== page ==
But I feel duty bound to be cautious. I don’t walk on a forest path in the dark. I touch handrails going up and down stairs. If a gale is gusting and I’m about to cross the street, I hold on to a lamp post until it’s over. Fact is, when vision and balance have changed — not for the better — I recognise the danger of falling is real. I’ve seen it happen to strong and healthy friends of mine.
They say that every year, 30%–60% of all people over 65 in New Zealand are likely to have a fall. So far I haven’t been one of them, except once when I was re-learning how to roller-skate. I was a bit tired and did a modest wee jump down a couple of steps. Result, broken wrist. I guess I was about 65 at the time, no idea.
How to prevent falls in old age
I don’t need to tell myself or you how to prevent falls in old age. Thousands of agencies do that, luckily. And we’re all doing what we can. At our community gym I do three different classes: Pilates, Pump, and Activate +. The emphasis differs between classes but they all help with strength, cardio and flexibility, and all the instructors include exercises in balance.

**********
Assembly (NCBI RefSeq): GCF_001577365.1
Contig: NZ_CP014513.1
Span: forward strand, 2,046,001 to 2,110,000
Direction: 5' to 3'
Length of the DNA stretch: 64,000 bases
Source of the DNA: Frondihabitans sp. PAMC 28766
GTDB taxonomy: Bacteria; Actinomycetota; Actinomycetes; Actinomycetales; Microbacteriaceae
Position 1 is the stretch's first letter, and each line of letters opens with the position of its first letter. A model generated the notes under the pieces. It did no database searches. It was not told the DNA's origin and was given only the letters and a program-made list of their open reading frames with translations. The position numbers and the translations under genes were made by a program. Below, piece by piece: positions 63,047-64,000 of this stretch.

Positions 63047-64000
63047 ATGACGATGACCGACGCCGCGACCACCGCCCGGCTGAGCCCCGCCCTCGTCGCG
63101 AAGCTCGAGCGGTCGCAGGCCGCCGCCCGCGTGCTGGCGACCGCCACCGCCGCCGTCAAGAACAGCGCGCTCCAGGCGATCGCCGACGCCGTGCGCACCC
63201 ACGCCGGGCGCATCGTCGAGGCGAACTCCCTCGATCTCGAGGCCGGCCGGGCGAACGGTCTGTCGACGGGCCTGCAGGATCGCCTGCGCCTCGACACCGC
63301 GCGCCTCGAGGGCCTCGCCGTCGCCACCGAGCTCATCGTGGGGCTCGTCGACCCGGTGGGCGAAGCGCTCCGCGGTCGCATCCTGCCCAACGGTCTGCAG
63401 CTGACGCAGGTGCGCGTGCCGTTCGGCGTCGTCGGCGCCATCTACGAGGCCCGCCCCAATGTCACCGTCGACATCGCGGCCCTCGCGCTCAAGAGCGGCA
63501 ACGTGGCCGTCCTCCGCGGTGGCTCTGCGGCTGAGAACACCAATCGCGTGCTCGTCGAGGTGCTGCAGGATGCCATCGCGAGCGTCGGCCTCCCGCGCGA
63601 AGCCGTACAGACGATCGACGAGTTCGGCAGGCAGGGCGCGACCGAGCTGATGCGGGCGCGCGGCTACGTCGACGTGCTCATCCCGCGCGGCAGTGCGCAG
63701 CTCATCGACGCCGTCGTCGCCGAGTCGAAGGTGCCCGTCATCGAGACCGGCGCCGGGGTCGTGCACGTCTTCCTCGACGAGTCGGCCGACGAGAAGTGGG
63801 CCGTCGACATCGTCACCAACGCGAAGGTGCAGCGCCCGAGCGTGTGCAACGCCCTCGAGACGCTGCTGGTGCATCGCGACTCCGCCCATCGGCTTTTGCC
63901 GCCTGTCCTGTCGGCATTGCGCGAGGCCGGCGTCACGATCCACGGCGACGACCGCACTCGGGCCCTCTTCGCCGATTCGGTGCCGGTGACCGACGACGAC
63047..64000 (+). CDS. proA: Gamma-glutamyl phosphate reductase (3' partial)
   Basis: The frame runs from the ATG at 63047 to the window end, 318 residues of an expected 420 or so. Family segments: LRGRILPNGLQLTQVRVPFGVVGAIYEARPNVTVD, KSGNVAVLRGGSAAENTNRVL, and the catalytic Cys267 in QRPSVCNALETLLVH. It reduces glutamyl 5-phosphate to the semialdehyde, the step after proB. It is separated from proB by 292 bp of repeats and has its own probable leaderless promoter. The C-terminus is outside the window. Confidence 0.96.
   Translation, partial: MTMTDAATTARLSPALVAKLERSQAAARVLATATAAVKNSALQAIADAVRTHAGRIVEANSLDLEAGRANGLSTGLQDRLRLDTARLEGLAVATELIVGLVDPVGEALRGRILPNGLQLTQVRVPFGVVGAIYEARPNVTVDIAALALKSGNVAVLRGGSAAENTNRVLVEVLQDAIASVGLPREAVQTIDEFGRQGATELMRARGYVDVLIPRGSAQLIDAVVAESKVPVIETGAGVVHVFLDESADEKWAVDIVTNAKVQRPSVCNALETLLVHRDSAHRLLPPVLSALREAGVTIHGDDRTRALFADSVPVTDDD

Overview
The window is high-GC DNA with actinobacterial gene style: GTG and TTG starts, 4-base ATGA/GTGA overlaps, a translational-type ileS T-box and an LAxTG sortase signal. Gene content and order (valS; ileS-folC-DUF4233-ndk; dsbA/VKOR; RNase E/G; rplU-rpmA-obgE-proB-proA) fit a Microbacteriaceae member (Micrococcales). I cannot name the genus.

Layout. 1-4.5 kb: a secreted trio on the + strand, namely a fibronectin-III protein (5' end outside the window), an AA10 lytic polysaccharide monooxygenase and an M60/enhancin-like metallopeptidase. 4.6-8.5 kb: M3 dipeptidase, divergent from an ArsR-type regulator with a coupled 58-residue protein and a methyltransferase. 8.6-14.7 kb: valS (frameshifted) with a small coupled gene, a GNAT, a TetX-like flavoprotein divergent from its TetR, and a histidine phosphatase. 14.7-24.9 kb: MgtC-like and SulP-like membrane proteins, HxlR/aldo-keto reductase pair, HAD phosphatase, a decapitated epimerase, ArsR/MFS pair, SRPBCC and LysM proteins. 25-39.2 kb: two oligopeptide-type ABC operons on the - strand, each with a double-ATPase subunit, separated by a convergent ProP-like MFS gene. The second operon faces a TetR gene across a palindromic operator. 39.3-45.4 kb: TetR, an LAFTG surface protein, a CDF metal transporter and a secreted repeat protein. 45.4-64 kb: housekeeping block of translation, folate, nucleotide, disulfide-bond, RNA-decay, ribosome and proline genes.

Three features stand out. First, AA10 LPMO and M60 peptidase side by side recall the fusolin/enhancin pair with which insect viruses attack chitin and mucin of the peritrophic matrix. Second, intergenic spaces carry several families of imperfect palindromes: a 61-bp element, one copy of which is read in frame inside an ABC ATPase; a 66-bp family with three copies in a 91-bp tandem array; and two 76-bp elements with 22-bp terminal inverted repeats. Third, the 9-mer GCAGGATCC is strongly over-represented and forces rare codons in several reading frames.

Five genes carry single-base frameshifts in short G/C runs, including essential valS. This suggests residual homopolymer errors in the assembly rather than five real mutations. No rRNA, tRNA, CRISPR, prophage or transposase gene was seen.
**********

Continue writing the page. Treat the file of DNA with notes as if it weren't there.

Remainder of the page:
Every little bit of movement helps, and every old person I know is doing their best by doing what they like best. Walkers, hawkers, swimmers, spinners, dancers, lancers, skiers and tai chi-ers are all preventing falls in their own way. So are you when you’re standing on one leg while the kettle boils. Or squatting to play with a toddler. Or gardening. Or going downstairs for a piece of chocolate. Or getting rid of those high heels or that loose rug. Or simply paying attention.
I wonder what do you’re doing to minimise the risk of experiencing “a fall”? Because I know that if you’re over 65, you are doing something. And actively choosing to do something (instead of nothing) boosts our confidence and optimism about old age as well as our personal safety. Let us carry on being verbs, controlling what we can control. Yay for us, doing what we do!
Luckily, you can’t have a fall when you are already on the ground. Worth bearing in mind.Follow Write Into Life
45 thoughts on “The language of falls in old age”
Still below 65 but I’m very careful specially in shower.
Paying attention! Well done.